Fuel leaks are easy to see and should always get one’s immediate attention. A blue stain on a cylinder head is a good first indicator of a cylinder head crack. Blue stains on a fuel hose or end fitting isn’t very costly to fix but not something to put off. You may see fuel stains on one of the induction pipes indicating an air leak as well as fuel leak. An induction leak may blow air/fuel out or suck air in depending on the pressure differential with ambient pressure.

There are many other possible items to find, but it’s not a list I can generate for you. The best advice I can give is to pay very close attention the next time the cowling is off and your mechanic tells you all he/she sees looks normal.  This is your baseline for future comparisons. There’s a lot to see, so take your time.  This is a perfect opportunity to make good use of that camera in your smartphone and not rely on your photographic memory.

If you notice any of these signs of leaks or other mechanical anomalies, it’s time to call your local maintenance professional.  We all hope that anything found is just something to watch until the next annual, but it’s best to know with some certainty if all is safe. The idea is always to find a problem and take appropriate action while you’re in control of the schedule. For some reason, airplanes like to ask for maintenance way away from home on those family vacation trips. It’s nice to be ahead of the game once in a while.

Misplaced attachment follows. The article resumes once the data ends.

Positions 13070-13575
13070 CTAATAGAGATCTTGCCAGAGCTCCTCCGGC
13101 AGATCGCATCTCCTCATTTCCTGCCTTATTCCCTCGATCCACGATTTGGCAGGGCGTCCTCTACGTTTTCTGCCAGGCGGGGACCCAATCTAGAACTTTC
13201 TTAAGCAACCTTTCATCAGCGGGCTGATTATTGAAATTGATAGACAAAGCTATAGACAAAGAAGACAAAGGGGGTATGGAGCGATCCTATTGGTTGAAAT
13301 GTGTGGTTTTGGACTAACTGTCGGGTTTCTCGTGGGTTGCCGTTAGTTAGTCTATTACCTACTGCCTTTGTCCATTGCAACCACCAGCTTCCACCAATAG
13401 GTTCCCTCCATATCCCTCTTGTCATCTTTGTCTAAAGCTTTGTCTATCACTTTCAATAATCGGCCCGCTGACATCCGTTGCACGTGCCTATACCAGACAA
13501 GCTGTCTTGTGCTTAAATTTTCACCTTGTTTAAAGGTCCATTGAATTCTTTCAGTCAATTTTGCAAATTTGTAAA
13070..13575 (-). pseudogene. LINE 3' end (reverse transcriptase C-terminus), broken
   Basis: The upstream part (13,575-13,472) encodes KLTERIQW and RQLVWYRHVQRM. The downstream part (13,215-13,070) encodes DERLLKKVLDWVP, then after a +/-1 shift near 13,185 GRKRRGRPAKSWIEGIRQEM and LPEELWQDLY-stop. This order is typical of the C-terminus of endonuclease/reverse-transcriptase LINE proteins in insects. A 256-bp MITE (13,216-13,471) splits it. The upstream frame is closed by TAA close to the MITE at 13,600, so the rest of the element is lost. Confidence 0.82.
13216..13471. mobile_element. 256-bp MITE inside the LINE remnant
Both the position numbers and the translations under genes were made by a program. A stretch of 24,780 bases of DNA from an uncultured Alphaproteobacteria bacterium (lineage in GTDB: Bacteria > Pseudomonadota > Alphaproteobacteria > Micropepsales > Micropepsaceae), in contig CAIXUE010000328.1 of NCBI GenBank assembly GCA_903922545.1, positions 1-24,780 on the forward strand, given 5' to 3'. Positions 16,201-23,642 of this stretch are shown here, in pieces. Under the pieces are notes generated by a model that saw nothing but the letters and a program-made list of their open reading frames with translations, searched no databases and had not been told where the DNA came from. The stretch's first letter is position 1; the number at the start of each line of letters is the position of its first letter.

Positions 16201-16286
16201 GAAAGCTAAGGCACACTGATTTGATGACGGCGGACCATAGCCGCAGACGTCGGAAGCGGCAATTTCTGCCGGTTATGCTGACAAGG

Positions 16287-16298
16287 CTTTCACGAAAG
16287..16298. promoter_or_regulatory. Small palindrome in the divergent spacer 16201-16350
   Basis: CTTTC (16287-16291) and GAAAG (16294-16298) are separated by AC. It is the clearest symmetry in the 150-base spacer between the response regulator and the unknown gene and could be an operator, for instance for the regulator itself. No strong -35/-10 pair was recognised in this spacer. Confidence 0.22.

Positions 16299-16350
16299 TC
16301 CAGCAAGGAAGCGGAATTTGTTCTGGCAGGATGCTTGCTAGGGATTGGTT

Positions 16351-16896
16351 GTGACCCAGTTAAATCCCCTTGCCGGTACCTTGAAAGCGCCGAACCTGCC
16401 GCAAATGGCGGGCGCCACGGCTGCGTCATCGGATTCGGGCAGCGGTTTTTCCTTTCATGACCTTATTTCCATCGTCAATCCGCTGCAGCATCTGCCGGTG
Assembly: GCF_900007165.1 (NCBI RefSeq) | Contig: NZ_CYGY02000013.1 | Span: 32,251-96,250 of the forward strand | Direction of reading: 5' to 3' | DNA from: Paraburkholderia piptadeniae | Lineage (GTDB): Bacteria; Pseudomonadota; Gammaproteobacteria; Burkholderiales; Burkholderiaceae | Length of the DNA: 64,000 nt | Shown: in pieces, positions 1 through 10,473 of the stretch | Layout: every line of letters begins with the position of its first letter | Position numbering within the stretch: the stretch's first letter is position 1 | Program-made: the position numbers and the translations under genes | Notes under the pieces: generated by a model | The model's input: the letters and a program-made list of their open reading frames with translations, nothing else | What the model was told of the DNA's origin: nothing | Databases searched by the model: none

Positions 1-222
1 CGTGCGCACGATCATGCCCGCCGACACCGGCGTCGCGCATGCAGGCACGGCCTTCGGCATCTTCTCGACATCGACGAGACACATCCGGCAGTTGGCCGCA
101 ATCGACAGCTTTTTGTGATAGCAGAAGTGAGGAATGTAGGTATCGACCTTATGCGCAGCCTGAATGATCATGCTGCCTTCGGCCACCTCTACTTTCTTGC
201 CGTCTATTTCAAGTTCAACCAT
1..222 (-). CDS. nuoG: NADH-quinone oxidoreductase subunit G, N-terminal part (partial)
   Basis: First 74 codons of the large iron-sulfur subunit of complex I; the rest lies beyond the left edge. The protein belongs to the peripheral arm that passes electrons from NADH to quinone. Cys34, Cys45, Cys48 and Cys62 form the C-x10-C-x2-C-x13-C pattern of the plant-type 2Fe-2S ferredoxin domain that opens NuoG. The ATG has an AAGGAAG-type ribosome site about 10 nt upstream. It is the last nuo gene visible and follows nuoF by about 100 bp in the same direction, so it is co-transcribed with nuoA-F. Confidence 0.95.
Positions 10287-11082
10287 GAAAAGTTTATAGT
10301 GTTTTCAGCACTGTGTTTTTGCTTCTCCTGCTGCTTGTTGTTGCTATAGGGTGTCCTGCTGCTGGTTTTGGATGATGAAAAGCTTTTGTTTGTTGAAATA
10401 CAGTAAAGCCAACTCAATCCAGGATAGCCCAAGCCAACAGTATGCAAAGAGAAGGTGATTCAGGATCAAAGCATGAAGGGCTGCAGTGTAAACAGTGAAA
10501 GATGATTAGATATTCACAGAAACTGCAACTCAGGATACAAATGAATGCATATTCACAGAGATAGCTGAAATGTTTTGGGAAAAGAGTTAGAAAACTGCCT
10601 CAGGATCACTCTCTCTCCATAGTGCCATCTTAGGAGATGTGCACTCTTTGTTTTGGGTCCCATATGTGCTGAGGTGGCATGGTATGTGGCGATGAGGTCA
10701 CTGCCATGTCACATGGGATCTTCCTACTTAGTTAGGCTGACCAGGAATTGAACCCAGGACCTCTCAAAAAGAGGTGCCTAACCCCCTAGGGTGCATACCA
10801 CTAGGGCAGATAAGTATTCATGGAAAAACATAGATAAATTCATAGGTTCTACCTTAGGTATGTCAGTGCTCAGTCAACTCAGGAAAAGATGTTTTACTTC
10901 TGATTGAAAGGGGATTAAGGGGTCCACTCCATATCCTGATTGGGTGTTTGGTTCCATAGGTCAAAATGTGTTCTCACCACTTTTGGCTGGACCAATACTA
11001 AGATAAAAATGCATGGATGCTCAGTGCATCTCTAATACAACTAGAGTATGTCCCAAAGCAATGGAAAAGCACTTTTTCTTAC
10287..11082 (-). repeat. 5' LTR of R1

Preventive maintenance, when applied correctly, is one of the most cost effective operations one can do toward improving the safety and dispatch reliability of one’s Cessna.  To be clear, preventive maintenance should not be about summarily replacing parts just because they’ve reached some arbitrary age. It’s about finding proper evidence that something is amiss and taking only the required response. The real trick is knowing where to look and for what.

It doesn’t take years of experience to find a crack or other small anomaly during an oil change. However, it usually does take years of experiences or a single traumatic experience to understand the importance of proactively looking for signs of a problem.  This is just a heads up to save you the need to accumulate years of experience or wait for some traumatic experience. Start looking now.